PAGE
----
By Garrett Vickrey
Psalm 118:1-2, 14-24
My calendar is wrong.
Typically, weekly calendars start with Sunday at the left margin and move to Saturday at the far right. But, I’m a preacher. And my week leads up to Sunday. My calendar begins with Monday and ends with Sunday so that I can organize my week in order to prepare myself for the big day. And that’s fine except that we worship on Sunday for a reason.
Early in the morning on the first day of the week, Mary and crew came to the tomb to care for Jesus’ body. They came to wrap up and put to rest that which was ending. What they found instead was a new beginning. In the emptiness of the tomb they found the fulness of time where God’s promises come to fruition. The end was the beginning. The empty was full. The future was now. Their fear was their joy.
Christians began worshipping on Sundays because it was the resurrection day. The 8th day of creation. New creation begins on Sunday. And so it is right to tell time in light of the light that burst forth from the tomb that fateful Sunday. Rather than ending the week in worship, we begin with worship so that it will shape our lives for the rest of the week. Rather than meeting to worship in the light of day in a joyful place early Christians met in graveyards and catacombs before the light of day (partly because they had to get to work on time). What were symbols of death became symbols of new life after the resurrection.
This liturgy of paradox might be frustrating to some. Paul says the cross could be a stumbling block to many. It is a stumbling block because of it’s paradoxical truth. The truth that in the end is the beginning. That new life comes from death. That in emptying ourselves we are filled by God to be who we were created to be in the first place. That’s the dance of creation in which we find ourselves. And that dance is best described in paradox. It is enlightening as it is frustrating. G.K Chesterton wrote in his work Orthodoxy, “The madman is not the man who has lost his reason. The madman is the man who has lost everything except his reason.” Reason sometimes leads us to competing truths which might seem to contradict each other.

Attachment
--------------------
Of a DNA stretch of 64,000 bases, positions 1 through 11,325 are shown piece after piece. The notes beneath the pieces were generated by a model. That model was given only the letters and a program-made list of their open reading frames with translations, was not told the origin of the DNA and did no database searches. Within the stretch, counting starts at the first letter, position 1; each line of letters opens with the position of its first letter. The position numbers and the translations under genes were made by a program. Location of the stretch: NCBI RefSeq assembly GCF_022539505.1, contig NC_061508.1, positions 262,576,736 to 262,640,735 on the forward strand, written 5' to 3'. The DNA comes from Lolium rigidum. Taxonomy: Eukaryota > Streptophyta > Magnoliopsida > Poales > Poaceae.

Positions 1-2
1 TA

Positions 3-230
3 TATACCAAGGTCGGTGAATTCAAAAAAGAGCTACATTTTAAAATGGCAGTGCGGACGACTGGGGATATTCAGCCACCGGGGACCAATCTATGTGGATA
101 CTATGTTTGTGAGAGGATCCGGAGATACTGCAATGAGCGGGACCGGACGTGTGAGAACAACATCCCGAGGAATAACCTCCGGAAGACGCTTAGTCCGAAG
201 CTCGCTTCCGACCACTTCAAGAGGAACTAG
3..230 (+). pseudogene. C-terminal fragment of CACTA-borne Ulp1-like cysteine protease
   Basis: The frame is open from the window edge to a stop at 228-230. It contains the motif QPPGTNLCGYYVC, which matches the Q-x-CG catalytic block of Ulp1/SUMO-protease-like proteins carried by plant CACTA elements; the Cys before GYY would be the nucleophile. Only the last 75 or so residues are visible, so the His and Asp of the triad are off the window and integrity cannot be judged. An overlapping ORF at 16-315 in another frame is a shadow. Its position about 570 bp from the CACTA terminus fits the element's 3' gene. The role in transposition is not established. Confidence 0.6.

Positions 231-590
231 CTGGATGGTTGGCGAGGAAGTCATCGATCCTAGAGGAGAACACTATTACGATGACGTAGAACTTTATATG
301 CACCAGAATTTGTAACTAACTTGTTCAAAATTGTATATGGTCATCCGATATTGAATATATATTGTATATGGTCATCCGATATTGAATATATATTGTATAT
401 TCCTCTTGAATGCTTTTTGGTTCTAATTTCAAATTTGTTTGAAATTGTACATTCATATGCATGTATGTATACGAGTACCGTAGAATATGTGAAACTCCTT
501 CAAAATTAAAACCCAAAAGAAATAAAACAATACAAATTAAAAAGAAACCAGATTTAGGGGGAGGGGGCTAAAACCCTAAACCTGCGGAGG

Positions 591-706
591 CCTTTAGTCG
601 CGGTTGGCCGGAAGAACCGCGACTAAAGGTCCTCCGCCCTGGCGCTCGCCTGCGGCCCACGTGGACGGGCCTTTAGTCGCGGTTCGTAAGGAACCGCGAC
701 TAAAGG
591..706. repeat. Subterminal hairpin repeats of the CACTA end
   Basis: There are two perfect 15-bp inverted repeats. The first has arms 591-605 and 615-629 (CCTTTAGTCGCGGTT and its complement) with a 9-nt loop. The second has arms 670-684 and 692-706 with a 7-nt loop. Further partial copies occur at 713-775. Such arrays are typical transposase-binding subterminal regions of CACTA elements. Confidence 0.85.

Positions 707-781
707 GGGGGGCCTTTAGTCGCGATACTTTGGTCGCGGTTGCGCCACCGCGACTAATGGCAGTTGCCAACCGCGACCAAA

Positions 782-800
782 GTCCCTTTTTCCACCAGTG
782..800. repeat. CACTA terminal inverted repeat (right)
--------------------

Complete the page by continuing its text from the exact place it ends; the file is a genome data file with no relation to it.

This is why Jesus taught through paradox, “For whosoever will save his life shall lose it: but whosoever will lose his life for my sake, the same shall save it.” Jesus said, “The first shall be last, the last shall be first.” Perhaps that has as much to do with time as it does with space.
If so, maybe my calendar is right after all.
Maybe I can base my weeks looking forward to the day of New Creation, while at the same time celebrating the coming of that creation each Sunday recognizing and living in the strength and hope this new day brings. As long as we are looking forward toward the new day God brings with expectation, and not dwelling on the past or resigning ourselves to be defined by it, we can be faithful to Easter’s paradoxical truths. You are judged and loved. You are sinners and children of God. God is in control, but we have free will. Jesus was divine and human. Jesus died, but lives. The 8th day of creation is the 1st day of new creation.
Happy Easter. It’s a whole new day!